In addition to being a quiet, peaceful practice, Tai Chi is known for its superiority as a martial art. By developing internal power and the technique of yielding, Tai Chi students can neutralize opponents with much greater speed and strength. This is summed up in the saying, “four ounces deflect a thousand pounds.” Because Tai Chi is a fighting art, training in self-defense applications also provides essential refinement for one’s practice of the form.
Students from CK Chu Tai Chi have excelled in fighting tournaments, winning the heavy-weight and middle-weight titles the last time a full contact kung fu competition was held at Madison Square Garden (1981). At the New York Chinese Martial Art Championship and Tri-State Kung Fu Full Contact Tournament, a student won the heavyweight division (1996). In 2007, after three consecutive appearances in the Baltimore tournaments and a two-year undefeated run, one student was voted Fighter of the Year by the United States Kuo Shu Federation. This is a testament to the originator of the Yang style of Tai Chi taught at the school, who was known as Invincible Yang.
San Shou Form
This is a two-person Tai Chi form developed by Grandmaster Chu incorporating all the moves of the Tai Chi long form plus a few moves not in the form. Through this form, students learn the application of the Tai Chi moves in an easy to remember fashion. Rather than trying to remember the application during the solo form, in San Shou you have a partner to practice the applications with. Through repetition, the meaning of the movements in the Tai Chi form become familiar and habitual. This new sensibility to the moves will then transfer to your solo practice.
Prerequisite: tai chi form and push-hands.
“If one lives in Venice, one should know how to swim.” Easy-to-learn self-defense techniques for dealing with potentially life-threatening situations. The techniques, based on Tai Chi principles, will enable you to overcome a much stronger opponent. Each class includes solo exercises and two-person sparring practice using chest protectors when appropriate.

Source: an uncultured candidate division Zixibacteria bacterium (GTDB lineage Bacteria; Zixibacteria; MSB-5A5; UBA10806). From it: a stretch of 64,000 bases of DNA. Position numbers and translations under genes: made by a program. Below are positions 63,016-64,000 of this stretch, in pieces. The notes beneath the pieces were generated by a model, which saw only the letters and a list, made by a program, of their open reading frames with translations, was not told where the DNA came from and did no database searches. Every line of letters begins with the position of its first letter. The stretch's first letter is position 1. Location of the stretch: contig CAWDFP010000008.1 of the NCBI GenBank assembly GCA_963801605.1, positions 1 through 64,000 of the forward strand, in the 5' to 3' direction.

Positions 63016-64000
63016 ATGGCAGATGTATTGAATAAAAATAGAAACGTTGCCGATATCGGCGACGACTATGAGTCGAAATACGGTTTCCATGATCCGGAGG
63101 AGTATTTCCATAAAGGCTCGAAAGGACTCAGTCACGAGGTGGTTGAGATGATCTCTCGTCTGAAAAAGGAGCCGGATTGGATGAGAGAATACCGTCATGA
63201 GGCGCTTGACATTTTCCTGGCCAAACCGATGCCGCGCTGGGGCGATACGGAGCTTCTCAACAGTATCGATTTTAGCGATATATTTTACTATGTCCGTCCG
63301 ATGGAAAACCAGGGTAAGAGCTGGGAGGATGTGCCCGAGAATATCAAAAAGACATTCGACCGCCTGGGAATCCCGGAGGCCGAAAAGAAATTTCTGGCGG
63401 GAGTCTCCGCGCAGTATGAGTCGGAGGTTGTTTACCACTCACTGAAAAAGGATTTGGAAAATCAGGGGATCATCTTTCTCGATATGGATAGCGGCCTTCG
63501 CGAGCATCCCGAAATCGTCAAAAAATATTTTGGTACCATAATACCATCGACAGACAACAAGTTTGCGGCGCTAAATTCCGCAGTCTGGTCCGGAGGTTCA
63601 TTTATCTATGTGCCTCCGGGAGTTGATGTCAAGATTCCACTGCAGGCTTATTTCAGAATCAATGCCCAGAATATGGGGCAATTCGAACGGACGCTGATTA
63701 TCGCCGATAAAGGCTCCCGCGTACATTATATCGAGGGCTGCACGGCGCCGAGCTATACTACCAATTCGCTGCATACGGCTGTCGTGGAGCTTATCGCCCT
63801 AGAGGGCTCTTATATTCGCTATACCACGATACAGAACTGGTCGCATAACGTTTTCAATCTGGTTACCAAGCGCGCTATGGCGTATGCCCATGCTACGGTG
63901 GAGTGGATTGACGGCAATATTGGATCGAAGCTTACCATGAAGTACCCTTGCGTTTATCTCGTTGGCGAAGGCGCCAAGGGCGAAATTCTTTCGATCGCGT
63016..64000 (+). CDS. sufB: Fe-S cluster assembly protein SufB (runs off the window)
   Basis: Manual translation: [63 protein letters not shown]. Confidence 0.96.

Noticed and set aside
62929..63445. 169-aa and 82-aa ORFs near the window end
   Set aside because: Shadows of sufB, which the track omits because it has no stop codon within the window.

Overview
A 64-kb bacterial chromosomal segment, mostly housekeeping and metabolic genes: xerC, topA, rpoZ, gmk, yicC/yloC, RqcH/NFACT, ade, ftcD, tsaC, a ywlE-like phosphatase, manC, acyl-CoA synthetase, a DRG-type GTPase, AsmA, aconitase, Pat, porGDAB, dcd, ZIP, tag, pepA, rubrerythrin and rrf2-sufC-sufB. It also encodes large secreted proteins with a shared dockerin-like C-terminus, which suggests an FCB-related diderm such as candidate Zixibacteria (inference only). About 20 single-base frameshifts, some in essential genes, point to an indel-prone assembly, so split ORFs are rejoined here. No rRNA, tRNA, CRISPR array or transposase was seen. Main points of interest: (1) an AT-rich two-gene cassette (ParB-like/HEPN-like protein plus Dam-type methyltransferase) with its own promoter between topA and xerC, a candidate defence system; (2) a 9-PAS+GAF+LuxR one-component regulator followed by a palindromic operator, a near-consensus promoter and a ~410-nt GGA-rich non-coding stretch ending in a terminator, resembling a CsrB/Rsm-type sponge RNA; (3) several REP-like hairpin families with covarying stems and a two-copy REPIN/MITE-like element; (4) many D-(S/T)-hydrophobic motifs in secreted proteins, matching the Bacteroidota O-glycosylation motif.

Prerequisite: None. This is a special class offered occasionally, check the schedule.
First level of CK Chu Tai Chi training in the self-defense applications of Tai Chi. Class consists of solo practice of various movements from the Tai Chi form done stationary and at fighting speed. In each class, students usually cover several different kicks and hand techniques while working on twisting and rooting. Master Chu often said it is better to have one sharp knife than 20 dull ones. In this class, we learn to sharpen a few of our “knives.”
Prerequisites: Tai Chi Short Form.
Two-person workout wearing chest protectors. Here, we take Push-Hands a step further into actual fighting situations. You are better able to understand the tai chi movements when you practice them with a partner. Students work on fixed-position attacking and yielding. Emphasis is on a loose waist and strong root for maximum striking power and for neutralizing attacks.
Prerequisites: Fighting I, at least six months of Nei Kung, and permission from Sifu Harris.
To defend yourself, you need to be strong. That is why we encourage students to practice Eternal Spring and Nei Kung regularly. In this class, we do additional conditioning, circuits (heavy bag, focus mitts, kicking shield, iron palm), and mat work.
Class also includes using Tai Chi moves as throws and take-downs. In this class, students learn how to plumb the depths of Tai Chi techniques, how to fall, and how to get back up. Class also includes sparring with partners on mats wearing protective gear.
Prerequisites: Push-Hands, Fighting I, and Fighting II.